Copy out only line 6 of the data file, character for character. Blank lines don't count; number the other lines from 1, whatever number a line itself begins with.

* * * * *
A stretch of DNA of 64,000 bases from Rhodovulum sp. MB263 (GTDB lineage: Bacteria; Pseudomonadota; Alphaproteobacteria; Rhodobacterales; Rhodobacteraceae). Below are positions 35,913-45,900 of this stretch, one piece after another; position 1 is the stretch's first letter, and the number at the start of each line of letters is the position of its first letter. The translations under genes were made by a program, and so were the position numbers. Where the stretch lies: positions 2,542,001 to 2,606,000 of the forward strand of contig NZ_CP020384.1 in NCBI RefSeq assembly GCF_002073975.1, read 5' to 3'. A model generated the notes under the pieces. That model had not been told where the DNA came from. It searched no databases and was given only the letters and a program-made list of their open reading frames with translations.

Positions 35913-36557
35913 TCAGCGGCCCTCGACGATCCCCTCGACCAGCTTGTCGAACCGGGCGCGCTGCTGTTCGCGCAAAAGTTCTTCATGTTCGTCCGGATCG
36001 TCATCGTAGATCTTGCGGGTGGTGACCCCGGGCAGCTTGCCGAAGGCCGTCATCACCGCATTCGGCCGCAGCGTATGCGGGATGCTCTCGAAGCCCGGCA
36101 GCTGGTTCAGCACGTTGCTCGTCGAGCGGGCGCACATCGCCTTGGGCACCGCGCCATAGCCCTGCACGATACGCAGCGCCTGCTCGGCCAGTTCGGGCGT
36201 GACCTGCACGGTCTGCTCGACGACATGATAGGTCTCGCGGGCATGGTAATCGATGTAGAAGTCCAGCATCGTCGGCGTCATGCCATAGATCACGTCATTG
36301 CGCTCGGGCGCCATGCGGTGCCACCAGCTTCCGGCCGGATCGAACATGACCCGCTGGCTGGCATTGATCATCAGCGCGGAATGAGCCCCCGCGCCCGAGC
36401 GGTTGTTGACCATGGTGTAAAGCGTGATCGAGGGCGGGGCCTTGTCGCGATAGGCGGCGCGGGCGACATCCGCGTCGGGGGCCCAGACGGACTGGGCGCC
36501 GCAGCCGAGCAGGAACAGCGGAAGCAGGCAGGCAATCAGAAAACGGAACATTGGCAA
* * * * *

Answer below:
36201 GACCTGCACGGTCTGCTCGACGACATGATAGGTCTCGCGGGCATGGTAATCGATGTAGAAGTCCAGCATCGTCGGCGTCATGCCATAGATCACGTCATTG